The number of children ages 8-14 with access to their parents’ credit cards has quadrupled
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The thought of arming a child with a credit card sends chills down many a parent’s spine. Yet, despite the fear of them draining family finances on childish things, giving children credit cards emblazoned with their names has become a more common practice than it was just a few years ago.
A 2017 Parents, Kids & Money survey conducted by T. Rowe Price found that the number of children ages 8-14 with access to credit cards has quadrupled in just five years. And the number of kids ages 13 and 14 who now carry credit cards more than doubled in the past year alone, according to the survey.
Eighteen percent of children ages 8 to 14 are now carrying credit cards as guests on their parents’ accounts, unchanged from 2016, but up from 11 percent in 2015 and 4 percent in 2012. What’s even more eye-opening is the age of the kids getting cards: 13 percent of 8- to 9-year-olds; 18 percent of 10- to 12-year-olds and 19 percent of 13- to 14-year-olds, all showing increases from 2016 figures.
|How many kids ages 8-14 have a credit card?|
|Source: 2017 T. Rowe Price Parents, Kids & Money survey|
“In a world that is becoming increasingly more digital, kids need to know less about how to cash a check and more about how credit cards work,” says Stuart Ritter, a former senior financial planner at T. Rowe Price. Ritter contends that letting kids use a credit card can be a good way for them to begin learning about modern money exchange. Note that kids under 21 typically can’t qualify for cards on their own, so their parents are adding them as authorized users on existing card accounts.
Audrey Guskey, professor of marketing at Duquesne University in Pittsburgh and consumer trends expert, believes the age kids first gain access to a parent’s card will continue to descend. “We will be seeing it more for preteens,” says Guskey. “It’s going to be natural for them.”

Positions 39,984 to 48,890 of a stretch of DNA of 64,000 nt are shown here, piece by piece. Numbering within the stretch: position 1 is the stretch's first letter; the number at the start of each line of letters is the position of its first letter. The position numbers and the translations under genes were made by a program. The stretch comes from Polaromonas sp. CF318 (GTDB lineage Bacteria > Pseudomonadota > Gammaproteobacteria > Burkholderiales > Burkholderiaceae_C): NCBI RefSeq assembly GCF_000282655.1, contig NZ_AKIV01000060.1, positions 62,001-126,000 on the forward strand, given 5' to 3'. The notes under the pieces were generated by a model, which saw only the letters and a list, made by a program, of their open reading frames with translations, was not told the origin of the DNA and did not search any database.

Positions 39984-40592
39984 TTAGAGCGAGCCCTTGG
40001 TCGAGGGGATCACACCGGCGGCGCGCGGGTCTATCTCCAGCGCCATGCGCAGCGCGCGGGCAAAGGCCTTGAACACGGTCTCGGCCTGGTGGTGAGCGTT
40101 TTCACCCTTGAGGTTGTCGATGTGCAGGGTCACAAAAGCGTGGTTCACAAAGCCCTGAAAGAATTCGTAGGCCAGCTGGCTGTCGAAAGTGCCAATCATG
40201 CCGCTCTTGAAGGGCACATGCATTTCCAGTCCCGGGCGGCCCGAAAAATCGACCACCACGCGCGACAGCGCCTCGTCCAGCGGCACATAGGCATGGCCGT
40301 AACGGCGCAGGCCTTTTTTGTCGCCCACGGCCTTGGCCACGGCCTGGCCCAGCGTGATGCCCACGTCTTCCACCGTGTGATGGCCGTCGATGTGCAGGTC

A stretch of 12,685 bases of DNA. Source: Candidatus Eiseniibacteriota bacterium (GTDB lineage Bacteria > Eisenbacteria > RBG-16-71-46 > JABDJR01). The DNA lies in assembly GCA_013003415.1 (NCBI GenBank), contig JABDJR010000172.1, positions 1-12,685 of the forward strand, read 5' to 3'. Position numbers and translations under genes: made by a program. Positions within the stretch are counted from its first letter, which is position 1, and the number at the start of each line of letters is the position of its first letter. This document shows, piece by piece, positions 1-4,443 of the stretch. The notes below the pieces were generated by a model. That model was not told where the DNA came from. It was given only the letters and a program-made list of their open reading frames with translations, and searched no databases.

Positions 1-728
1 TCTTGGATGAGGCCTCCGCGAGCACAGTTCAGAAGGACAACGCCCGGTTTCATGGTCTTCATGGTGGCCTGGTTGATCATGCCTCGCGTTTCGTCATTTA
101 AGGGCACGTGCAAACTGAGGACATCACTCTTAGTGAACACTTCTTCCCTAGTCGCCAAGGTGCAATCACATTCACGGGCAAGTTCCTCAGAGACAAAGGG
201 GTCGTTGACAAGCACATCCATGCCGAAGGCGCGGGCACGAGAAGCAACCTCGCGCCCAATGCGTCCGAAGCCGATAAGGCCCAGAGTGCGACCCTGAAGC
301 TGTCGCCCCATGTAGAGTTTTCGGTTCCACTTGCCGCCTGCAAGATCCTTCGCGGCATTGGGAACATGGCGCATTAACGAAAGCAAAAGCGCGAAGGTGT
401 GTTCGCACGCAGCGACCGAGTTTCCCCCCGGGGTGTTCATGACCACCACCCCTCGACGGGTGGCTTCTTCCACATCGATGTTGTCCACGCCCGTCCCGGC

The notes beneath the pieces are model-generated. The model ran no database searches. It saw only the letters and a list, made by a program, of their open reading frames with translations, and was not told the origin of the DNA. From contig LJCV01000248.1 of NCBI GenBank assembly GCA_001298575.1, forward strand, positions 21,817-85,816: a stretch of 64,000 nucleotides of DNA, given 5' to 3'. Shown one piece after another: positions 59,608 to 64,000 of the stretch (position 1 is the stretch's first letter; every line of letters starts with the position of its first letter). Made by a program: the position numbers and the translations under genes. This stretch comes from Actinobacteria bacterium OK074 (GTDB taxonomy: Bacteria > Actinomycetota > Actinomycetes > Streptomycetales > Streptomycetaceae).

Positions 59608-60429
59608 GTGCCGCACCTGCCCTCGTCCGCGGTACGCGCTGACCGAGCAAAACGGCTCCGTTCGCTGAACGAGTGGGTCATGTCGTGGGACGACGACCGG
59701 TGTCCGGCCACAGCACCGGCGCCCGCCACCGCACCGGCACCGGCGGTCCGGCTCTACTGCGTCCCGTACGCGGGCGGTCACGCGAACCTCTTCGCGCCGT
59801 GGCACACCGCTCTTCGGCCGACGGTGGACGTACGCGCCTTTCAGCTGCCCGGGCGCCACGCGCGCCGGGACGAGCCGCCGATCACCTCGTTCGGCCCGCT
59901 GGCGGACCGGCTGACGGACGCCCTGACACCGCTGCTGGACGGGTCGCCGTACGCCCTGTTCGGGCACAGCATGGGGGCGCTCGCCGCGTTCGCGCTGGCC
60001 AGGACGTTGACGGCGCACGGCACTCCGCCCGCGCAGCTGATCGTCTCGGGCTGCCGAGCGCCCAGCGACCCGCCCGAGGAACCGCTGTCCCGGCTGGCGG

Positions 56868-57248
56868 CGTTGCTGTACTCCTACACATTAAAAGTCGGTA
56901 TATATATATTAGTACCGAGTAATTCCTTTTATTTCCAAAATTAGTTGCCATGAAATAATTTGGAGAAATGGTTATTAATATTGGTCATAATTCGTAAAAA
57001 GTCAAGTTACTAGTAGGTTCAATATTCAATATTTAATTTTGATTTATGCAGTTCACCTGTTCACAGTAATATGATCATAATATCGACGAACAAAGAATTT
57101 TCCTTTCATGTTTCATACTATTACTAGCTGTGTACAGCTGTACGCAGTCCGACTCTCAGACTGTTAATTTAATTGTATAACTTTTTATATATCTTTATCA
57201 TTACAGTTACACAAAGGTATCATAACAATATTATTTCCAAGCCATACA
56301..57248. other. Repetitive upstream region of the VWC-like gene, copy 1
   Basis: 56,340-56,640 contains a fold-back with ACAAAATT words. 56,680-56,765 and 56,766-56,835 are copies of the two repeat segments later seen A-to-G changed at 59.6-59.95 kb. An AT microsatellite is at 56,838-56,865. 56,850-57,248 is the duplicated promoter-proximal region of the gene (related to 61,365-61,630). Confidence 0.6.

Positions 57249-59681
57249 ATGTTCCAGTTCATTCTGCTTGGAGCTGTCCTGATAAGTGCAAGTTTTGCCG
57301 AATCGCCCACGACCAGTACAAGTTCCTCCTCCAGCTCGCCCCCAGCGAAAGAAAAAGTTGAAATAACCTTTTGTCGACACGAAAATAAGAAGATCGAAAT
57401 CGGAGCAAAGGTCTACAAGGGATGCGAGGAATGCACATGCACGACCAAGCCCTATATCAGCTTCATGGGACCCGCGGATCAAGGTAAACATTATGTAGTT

Just why more and increasingly younger kids carry credit cards is complex. According to Guskey, some parents are affluent baby boomers who can afford to let their children ring up expenses on their cards. Then there’s the bandwagon factor.
Still other parents do it because they want to teach their kids wise shopping and charging techniques early.
“More and more we are a cashless society,” says Guskey. “Even retailers find cash inconvenient, so credit cards are becoming a practicality issue. Young people need to have plastic.”
Banks, too, don’t seem to be putting up much resistance. “Let’s not forget that the first card you have is the one you’ll stick with for years and maybe forever,” says Guskey. “Little kids having cards is thrilling news for credit card companies.”
However, since people under 18 can’t enter into legally binding contracts, all such accounts are tied to the adults, and carry a level of risk. Making minors authorized card users allows parents the ability to track purchases via statements or text alerts, but the account activity will appear on all cardholders’ credit reports. If it’s mismanaged, everyone associated with the card will be dinged.